Serves 4.

PS. I am not at all opposed to cooking the parcels on the BBQ. In this case I’d use foil, not plastic or paper.

baked oyster mushrooms

beautifully baked and fragrant, if you can ever call a mushroom “beautiful”

 

From Wikipedia:

“En papillote (French for “in parchment”), or al cartoccio in Italian, is a method of cooking  in which the food is put into a folded pouch or parcel and then baked. The parcel is typically made from folded parchement paper but other material, such as a paper bag or aluminum foil may be used. The parcel holds in moisture to steam the food. The pocket is created by overlapping circles of aluminum foil and parchment paper and then folding them tightly around the food to create a seal. A papillote should be opened at the table to allow people to smell the aroma when it opens.”


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gluten free bruschetta bread

 GF bruschetta bread!

a beautiful gluten-free loaf of bread!

 

This has been very difficult. And slow. And sometime a little discouraging. It often happens with gluten free cooking, you probably already know it.

I have started to experiment with gluten-free flours about 3 years ago and to try to make GF bread about one year ago. Last September, I got the first bread that looked like something I would actually want to eat. It has taken me another 7 months to perfect it.

Of course I don’t bake bread everyday. In addition, I am a small eater so each loaf lasts me several days as I am the only GF person in the house. But still, I must have made at least 20 different recipes to get to this point.

You will probably say: “what’s the big deal? the internet is full of GF bread recipes, why don’t you make one of those? “. I know, I have obsessively read hundreds of gluten-free bread recipes. However, I was looking for a specific result, let me explain please, it’s going to be a bit long.

bruschetta, the real one, no-frills

a slice of rustic bread made with wheat flour

1) I wanted  bruschetta bread, meaning an Umbrian style white loaf with a neutral taste, a crunchy crust and a relatively light and dry crumble. This type of bread is ideal not only to make bruschetta or crostini, but is a perfect accompaniment to and Umbrian style appetizer of cured meats (like prosciutto or salami) and pecorino or rubbed with garlic and doused with olive oil on top of a soup.

2) I wanted to make bread that works with different gluten-free flour mixes. Often recipes of GF mixes call for ingredients I can’t buy locally. Besides, if my mix has ingredients not available to you – who are probably living on the other side of the planet –  you will not be able to reproduce it.

3) I wanted to make bread without eggs, nut flours and soy as they are allergenic. I use butter in this recipe but you can easily substitute it with vegetable shortening if you are intolerant or vegan. I wanted bread that could be modified according to people’s allergies. No corn? Use millet.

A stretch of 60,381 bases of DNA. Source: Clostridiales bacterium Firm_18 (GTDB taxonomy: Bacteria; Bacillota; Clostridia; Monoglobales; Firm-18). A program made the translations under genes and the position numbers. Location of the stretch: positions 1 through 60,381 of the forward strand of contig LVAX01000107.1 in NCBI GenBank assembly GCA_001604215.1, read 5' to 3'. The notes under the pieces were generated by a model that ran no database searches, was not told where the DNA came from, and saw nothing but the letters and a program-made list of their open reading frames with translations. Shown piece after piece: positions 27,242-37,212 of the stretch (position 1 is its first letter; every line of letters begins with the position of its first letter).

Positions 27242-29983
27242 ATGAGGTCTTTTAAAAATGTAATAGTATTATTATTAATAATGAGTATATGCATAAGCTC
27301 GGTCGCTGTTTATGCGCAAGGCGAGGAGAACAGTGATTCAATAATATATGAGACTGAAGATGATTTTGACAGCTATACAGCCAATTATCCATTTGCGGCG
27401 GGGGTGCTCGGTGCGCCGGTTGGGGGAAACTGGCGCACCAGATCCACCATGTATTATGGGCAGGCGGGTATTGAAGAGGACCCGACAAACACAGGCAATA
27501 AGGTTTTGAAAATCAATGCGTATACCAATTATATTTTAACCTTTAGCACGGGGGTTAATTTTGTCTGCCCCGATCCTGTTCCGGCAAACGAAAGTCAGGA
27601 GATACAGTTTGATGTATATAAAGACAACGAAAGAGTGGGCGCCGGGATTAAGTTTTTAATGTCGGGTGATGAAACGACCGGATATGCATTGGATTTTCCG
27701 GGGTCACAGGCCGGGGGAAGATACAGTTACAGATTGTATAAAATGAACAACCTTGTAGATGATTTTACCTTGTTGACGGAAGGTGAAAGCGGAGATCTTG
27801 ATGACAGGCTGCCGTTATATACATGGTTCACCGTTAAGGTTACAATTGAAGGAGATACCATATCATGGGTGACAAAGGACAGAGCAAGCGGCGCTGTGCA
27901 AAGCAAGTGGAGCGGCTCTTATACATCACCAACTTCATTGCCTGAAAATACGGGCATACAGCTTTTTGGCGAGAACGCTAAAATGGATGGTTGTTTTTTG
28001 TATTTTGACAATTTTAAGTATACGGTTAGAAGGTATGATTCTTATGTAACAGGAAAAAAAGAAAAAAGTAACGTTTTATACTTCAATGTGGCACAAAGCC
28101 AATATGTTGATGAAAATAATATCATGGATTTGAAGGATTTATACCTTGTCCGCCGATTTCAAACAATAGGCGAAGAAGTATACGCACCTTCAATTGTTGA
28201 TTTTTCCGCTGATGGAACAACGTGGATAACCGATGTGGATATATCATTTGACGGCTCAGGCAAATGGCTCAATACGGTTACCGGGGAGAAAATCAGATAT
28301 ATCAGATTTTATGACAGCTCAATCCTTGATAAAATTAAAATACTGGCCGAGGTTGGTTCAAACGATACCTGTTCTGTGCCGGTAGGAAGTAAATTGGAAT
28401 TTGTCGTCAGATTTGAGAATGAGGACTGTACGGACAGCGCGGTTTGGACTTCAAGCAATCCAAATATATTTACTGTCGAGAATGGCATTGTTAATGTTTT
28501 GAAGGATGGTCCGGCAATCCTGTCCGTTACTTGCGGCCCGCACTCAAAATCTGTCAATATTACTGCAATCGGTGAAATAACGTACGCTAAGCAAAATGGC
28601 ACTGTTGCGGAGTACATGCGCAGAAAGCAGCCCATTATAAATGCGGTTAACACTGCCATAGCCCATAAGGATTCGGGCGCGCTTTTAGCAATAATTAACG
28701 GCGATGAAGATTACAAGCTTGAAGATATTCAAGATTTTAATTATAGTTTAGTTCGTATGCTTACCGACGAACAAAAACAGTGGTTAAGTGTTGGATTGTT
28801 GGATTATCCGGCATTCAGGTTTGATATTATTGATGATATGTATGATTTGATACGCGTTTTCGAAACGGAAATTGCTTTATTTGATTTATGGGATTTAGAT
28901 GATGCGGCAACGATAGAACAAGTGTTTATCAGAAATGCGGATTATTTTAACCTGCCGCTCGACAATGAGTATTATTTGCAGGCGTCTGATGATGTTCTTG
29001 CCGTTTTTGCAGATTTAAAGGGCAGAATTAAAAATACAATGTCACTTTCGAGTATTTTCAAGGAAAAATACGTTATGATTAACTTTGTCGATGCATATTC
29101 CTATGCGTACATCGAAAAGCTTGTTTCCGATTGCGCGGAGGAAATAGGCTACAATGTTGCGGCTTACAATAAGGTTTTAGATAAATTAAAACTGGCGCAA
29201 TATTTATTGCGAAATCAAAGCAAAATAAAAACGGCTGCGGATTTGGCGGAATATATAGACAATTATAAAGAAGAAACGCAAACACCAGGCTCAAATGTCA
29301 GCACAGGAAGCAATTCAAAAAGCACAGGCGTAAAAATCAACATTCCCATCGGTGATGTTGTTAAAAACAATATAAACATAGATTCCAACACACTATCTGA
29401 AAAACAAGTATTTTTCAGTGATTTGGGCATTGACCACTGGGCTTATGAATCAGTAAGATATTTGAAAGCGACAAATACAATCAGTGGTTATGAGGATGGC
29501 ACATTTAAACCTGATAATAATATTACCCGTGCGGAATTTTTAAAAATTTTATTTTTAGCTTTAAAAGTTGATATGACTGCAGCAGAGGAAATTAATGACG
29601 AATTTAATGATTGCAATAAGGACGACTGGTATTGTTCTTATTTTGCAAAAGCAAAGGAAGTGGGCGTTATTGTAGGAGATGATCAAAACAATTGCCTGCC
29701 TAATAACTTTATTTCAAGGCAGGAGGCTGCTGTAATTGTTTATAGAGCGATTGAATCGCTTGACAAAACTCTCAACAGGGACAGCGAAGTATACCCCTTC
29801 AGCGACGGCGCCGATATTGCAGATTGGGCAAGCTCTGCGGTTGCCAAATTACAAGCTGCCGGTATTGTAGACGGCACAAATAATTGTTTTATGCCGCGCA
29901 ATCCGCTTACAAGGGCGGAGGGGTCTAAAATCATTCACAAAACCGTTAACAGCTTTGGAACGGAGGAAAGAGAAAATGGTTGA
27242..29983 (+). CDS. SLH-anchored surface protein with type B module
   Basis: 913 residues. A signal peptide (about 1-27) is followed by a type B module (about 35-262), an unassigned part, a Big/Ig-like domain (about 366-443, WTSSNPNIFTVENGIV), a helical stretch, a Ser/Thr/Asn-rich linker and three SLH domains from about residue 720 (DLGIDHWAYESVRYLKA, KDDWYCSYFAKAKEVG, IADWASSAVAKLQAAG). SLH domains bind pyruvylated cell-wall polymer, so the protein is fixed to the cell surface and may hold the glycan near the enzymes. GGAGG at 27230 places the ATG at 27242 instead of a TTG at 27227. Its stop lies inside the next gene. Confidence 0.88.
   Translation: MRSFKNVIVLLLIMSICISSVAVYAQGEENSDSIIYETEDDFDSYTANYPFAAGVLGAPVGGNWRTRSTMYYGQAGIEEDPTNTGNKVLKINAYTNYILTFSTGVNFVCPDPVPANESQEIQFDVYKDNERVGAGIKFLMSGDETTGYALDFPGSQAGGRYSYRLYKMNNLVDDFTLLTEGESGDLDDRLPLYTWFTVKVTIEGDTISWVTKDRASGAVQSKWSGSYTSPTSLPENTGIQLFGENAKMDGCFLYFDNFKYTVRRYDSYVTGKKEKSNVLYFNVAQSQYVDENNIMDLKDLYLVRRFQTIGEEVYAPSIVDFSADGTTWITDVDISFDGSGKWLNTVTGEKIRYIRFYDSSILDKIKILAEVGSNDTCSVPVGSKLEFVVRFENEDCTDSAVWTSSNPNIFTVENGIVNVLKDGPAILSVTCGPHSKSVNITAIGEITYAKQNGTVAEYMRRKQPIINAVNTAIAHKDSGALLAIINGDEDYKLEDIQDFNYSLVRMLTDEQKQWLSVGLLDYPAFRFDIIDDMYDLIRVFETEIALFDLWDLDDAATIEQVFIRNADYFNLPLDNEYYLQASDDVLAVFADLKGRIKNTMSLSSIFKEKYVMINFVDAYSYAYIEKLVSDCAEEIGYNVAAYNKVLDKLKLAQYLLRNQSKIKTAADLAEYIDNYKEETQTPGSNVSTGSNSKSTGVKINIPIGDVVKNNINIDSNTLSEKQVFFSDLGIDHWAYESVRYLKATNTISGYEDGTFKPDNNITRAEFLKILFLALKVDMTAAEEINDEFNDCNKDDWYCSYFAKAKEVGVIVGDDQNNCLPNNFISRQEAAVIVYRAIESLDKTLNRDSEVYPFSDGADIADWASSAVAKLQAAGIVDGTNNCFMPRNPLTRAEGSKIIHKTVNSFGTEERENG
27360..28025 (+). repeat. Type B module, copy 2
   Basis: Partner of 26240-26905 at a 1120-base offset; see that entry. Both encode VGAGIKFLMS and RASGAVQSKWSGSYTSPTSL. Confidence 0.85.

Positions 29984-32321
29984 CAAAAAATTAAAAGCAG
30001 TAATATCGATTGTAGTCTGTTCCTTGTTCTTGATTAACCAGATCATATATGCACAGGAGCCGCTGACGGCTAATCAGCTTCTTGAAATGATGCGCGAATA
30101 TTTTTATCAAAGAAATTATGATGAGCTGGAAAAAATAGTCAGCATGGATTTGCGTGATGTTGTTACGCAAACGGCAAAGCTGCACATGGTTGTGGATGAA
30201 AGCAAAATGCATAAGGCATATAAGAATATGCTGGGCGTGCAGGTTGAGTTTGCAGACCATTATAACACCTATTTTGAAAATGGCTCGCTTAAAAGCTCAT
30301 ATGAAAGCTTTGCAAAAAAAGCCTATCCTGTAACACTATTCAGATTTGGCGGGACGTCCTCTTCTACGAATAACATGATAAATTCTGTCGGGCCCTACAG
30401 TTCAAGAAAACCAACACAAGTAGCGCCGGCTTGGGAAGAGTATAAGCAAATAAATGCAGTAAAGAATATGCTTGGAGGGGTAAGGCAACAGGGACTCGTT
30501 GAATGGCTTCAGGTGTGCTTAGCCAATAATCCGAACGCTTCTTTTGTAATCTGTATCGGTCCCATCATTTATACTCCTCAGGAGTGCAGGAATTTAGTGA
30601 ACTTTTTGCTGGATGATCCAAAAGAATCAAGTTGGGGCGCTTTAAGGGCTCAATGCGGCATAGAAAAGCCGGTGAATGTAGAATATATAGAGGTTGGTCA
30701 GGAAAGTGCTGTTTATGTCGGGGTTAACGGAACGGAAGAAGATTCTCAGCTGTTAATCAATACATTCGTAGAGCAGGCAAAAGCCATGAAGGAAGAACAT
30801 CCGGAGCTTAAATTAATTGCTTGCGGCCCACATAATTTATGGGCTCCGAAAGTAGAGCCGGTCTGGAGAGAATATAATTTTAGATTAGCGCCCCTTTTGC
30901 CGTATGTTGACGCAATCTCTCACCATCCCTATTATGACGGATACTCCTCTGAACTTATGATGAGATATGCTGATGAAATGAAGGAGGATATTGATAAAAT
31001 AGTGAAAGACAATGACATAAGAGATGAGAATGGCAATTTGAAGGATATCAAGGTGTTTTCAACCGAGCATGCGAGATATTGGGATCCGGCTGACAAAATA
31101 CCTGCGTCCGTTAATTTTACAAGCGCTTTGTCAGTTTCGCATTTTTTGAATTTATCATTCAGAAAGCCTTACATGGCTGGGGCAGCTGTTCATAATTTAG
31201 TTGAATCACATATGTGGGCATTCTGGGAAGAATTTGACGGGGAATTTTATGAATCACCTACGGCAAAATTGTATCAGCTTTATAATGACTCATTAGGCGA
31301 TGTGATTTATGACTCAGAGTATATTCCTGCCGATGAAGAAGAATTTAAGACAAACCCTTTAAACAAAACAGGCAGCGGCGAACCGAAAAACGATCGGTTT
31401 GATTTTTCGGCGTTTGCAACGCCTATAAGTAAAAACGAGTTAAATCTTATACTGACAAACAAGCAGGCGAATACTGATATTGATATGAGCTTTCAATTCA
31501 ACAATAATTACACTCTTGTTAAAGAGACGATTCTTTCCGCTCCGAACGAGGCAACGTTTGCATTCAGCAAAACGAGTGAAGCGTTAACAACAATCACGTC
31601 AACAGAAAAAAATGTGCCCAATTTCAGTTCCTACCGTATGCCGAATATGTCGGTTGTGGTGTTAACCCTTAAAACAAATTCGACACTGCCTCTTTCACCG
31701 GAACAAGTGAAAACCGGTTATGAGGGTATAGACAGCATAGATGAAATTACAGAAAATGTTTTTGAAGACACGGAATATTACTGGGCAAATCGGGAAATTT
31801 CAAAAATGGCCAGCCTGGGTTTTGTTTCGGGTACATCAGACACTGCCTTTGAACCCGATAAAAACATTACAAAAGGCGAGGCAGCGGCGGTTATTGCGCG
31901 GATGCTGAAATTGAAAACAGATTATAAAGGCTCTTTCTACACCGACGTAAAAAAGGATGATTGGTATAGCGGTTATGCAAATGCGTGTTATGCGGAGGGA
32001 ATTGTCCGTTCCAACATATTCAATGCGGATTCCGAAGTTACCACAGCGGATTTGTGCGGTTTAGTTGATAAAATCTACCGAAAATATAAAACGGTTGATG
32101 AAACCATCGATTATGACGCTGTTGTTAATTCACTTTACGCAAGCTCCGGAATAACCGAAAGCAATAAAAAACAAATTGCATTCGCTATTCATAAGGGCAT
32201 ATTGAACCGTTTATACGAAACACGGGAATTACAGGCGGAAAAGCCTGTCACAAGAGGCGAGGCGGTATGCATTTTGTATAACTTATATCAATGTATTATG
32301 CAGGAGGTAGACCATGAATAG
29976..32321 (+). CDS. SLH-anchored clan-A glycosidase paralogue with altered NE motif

4) last but not least, I have been absolutely appalled by the incredible high amounts of yeast used in many recipes. GF dough needs a little more yeast than a wheat based dough, but anyone who knows anything about bread making will tell you that over-yeasting is never a good idea. The bread is less digestible and definitely less palatable than the one made with small amounts of yeast and allowed to raise slowly at relatively low temperature.

Based on the above requirements, here is what I found out so far:

a) IT’S ALL IN THE METHOD. All commercial GF flour mixes are based on variable amounts of cornstarch, rice flour, tapioca and potato starch. A mix is generally added with one or more thickening agents like xanthan, pectin, guar, psyllium or cellulose. After so many experiments, I think that with a bit of patience and method any gluten-free flour mix based on starches and seed flours can be used to make a reasonable bread. I think small amounts of bean flours might also work but I haven’t tested it.

I have made this bread with 4 different commercial gluten-free flour mixes. GF bread flour in Italy is added with guar and cellulose not with xanthan. Some mixes have milk some don’t but I don’t think this has an influence on the final result. I find that every mix has a different aftertaste so you might need to try a few to see which one you like better.

I also find that every flour absorbs a different amount of water so you might need to adjust the final amount. If your dough is too dry the bread will not raise. If it’s too wet you will not be able to give it a shape.

b) A pre-ferment also named poolish or Italian sponge is essential for a light bread.

c) Adding steam to the oven while baking bread is the key to a high loaf with a crunchy crust. Cooking it in a pan will invariably produce a less crispy crust than a shaped loaf.